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Thoughts on Russian Church Abroad Unity

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  • byakimov@csc.com.au
    http://www.russianorthodoxchurch.ws/STATII/churchunity.html (in Russian) Thoughts on Russian Church Unity (From the editor s foreword in the journal Svyataya
    Message 1 of 1 , Feb 26, 2004
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      http://www.russianorthodoxchurch.ws/STATII/churchunity.html (in Russian)
      Thoughts on Russian Church Unity
      (From the editor's foreword in the journal Svyataya Zemlya [Holy Land], No.
      11, 1935, Jerusalem)


      We are experiencing especially important times in our Church. Having no
      government of our own, a government under which our lives would follow the
      ways dictated by the moral ideals of the Russian people, we live in various
      countries among those of various faiths, often among heathens, or worse,
      former Christians who are now without faith, the Russian people are forced
      to adopt the ways of life of those peoples among whom the Lord scattered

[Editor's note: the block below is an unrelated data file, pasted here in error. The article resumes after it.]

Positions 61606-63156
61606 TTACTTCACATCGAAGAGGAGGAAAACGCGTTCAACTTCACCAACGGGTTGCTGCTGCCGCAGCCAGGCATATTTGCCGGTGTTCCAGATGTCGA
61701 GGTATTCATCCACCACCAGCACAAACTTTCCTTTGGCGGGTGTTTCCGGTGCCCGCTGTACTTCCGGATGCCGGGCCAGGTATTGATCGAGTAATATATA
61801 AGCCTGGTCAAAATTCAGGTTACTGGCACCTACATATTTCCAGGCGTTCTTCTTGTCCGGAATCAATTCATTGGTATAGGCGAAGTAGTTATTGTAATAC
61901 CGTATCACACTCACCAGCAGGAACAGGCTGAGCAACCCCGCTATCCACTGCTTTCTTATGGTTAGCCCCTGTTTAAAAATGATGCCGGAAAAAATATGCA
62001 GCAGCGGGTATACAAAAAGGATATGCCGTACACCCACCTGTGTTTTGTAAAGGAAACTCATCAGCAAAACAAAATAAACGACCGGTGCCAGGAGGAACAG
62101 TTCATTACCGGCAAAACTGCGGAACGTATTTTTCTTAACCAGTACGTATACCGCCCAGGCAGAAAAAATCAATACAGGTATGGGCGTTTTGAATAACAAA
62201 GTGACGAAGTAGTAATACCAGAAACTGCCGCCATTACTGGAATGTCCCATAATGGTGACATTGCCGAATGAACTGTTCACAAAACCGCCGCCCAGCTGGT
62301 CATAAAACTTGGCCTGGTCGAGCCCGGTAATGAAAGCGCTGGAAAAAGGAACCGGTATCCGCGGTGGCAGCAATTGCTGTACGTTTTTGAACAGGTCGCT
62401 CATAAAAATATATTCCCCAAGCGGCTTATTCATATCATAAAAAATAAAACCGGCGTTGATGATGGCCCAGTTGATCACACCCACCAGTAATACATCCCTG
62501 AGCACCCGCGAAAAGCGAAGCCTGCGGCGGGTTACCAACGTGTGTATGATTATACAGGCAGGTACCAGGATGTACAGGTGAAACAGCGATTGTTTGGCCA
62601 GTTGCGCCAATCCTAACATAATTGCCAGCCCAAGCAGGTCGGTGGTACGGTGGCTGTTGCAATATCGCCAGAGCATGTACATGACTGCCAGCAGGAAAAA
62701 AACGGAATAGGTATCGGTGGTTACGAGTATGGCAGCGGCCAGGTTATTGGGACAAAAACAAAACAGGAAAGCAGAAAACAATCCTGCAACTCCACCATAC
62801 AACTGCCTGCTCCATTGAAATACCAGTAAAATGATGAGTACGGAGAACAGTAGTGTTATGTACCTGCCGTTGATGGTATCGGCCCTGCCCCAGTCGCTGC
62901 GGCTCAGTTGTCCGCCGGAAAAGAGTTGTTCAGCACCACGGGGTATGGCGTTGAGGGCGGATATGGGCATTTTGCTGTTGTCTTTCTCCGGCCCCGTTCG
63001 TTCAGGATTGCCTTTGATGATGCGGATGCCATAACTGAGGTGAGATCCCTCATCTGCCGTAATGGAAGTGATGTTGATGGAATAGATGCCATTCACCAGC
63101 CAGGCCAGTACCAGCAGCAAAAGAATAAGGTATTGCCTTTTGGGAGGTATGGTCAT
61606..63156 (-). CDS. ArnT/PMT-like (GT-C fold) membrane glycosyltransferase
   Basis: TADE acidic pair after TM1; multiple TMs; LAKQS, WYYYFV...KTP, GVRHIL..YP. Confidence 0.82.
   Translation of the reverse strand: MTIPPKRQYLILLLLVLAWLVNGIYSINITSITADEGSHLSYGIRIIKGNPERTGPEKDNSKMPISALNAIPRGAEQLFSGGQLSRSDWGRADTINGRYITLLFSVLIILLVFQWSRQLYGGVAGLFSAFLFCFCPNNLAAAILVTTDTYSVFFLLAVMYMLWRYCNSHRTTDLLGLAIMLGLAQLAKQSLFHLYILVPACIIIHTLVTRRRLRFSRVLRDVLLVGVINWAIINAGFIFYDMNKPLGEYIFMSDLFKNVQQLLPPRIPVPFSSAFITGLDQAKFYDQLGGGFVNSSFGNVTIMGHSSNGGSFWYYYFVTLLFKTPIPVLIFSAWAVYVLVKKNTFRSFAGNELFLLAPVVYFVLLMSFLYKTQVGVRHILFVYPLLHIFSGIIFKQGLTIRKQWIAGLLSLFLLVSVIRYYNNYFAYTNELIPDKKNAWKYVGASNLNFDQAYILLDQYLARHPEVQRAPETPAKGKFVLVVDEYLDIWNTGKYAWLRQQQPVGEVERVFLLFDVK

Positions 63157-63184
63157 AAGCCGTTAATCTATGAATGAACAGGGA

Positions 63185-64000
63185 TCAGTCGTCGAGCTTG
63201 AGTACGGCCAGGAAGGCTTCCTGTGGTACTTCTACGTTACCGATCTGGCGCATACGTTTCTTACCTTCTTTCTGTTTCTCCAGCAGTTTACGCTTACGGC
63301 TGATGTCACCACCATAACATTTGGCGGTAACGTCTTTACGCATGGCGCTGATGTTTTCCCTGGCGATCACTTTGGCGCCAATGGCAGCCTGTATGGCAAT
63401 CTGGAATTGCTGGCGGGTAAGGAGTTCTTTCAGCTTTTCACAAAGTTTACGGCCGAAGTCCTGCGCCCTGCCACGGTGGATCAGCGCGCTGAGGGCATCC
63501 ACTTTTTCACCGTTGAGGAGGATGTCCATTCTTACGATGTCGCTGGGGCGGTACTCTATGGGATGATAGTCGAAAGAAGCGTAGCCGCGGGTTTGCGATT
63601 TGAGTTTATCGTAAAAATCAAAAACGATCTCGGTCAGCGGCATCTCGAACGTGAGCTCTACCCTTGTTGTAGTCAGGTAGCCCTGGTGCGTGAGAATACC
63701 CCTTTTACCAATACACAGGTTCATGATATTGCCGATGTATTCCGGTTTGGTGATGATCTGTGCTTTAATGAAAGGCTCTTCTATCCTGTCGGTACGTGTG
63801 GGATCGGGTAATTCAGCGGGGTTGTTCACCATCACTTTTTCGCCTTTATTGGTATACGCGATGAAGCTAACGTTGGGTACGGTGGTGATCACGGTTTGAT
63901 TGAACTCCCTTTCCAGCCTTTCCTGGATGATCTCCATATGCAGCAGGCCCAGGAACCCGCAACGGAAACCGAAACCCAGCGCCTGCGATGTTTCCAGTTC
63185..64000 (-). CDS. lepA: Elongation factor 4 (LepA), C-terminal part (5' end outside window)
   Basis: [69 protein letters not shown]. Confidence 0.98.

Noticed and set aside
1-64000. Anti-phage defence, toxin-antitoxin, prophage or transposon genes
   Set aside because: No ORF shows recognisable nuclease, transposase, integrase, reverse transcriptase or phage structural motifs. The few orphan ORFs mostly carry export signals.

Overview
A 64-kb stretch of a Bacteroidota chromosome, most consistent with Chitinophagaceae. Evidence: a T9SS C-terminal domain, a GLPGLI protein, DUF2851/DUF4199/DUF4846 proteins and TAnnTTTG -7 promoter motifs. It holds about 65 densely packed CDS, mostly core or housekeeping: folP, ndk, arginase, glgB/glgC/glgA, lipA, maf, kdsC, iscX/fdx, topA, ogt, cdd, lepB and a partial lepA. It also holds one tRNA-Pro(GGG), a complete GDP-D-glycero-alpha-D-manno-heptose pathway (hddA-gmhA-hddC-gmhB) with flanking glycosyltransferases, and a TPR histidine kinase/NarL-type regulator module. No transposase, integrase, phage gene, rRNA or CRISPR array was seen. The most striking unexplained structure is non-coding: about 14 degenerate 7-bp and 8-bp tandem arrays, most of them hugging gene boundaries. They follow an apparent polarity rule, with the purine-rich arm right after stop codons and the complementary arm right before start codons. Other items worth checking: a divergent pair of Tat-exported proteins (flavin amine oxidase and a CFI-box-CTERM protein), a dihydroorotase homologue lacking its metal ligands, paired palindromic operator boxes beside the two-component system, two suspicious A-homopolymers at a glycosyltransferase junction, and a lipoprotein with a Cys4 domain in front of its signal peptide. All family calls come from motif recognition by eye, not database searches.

them. The way of life of these nations reflects their moral ideals; it
      cannot but have an effect on Russian life in the diaspora. In every
      country, Russian Оmigrants developed their way of life, their own views.
      But this leaves a mark on a person?s character, and on his inner world. The
      only thing that unites the Russian people is the unity of the moral ideal
      of the Russian people, and the preserver of the purity of this moral ideal
      is the Russian Church Abroad, whose hierarchs united in a Council of
      Russian archpastors abroad, independent of any political or material
      influences.


      Only the Church, the keeper of the untouchable treasure of the Orthodox
      Faith, this life-creating essence of Russian national life, can now be
      trusted to guide the world-view of the Russian people and to keep safe the
      essential traits of the Russian soul in inviolability from external
      influences.


      Of course, the guarantee of the preservation of our national unity, the
      guarantee of the preservation of the sanctity of the finest traditions of
      the true Russian Orthodox ideal only exists in that organ which is entirely
      independent of any outside influences, and, having no interests at all
      except for the preservation of the purity of the faith of the Russian
      people in the diaspora, is prepared for patriotic self-sacrifice in its
      confession of the truth.


      He who fully understands the spiritual needs of the Russian people in the